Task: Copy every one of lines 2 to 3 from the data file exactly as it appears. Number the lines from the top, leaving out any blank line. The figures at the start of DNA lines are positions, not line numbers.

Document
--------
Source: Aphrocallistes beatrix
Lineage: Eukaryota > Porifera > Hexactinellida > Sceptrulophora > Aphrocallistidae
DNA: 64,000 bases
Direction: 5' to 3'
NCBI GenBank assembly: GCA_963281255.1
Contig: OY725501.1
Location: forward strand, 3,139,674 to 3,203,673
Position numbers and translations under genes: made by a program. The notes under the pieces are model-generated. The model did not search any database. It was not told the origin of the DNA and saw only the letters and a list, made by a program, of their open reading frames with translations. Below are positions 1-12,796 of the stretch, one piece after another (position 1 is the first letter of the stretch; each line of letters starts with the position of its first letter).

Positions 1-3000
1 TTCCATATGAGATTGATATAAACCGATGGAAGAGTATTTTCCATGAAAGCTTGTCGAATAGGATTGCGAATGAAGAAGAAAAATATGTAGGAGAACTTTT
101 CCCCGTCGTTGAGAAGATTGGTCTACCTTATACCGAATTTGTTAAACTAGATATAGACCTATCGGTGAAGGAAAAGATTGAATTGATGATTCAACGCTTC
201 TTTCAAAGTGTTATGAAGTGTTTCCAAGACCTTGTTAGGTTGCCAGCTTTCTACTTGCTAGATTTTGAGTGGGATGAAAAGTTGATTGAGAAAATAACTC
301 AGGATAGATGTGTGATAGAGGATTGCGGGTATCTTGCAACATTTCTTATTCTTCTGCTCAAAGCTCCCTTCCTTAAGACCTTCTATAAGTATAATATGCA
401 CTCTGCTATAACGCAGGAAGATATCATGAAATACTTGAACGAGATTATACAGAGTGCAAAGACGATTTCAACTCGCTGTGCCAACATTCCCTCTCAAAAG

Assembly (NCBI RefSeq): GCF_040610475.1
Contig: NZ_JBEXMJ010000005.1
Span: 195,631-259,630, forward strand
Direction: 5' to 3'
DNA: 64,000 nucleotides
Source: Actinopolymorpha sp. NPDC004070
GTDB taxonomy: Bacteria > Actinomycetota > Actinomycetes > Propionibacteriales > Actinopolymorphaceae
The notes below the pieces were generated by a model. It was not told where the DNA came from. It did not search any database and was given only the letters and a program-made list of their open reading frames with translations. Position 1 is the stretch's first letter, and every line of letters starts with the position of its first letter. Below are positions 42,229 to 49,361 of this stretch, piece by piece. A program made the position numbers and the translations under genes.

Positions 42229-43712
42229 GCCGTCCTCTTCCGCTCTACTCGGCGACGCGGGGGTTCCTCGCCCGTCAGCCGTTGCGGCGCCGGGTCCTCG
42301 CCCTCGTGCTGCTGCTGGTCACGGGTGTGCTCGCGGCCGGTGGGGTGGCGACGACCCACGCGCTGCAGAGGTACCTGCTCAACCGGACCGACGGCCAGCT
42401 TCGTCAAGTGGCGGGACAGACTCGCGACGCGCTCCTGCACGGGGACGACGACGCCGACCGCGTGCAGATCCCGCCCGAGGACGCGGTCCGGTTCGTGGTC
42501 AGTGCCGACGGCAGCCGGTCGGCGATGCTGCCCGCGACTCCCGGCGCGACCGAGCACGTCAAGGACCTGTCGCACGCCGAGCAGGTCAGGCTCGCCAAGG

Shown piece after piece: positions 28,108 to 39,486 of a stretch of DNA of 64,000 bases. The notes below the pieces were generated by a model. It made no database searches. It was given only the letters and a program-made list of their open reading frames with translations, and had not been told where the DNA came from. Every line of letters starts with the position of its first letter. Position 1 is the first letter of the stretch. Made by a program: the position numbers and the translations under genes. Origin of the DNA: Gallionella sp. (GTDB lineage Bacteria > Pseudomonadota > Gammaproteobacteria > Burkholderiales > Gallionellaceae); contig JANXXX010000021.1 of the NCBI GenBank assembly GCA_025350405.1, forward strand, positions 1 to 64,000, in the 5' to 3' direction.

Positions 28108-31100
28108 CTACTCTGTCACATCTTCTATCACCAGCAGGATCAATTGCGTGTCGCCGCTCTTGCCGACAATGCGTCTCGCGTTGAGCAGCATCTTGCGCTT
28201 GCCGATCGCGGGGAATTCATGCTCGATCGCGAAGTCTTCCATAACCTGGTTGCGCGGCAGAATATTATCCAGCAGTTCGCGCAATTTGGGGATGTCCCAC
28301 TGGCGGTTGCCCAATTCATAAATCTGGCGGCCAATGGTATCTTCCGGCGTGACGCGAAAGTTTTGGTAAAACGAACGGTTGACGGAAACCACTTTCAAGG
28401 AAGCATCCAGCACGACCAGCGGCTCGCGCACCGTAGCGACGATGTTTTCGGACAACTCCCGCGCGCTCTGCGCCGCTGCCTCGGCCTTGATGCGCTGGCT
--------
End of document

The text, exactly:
Lineage: Eukaryota > Porifera > Hexactinellida > Sceptrulophora > Aphrocallistidae
DNA: 64,000 bases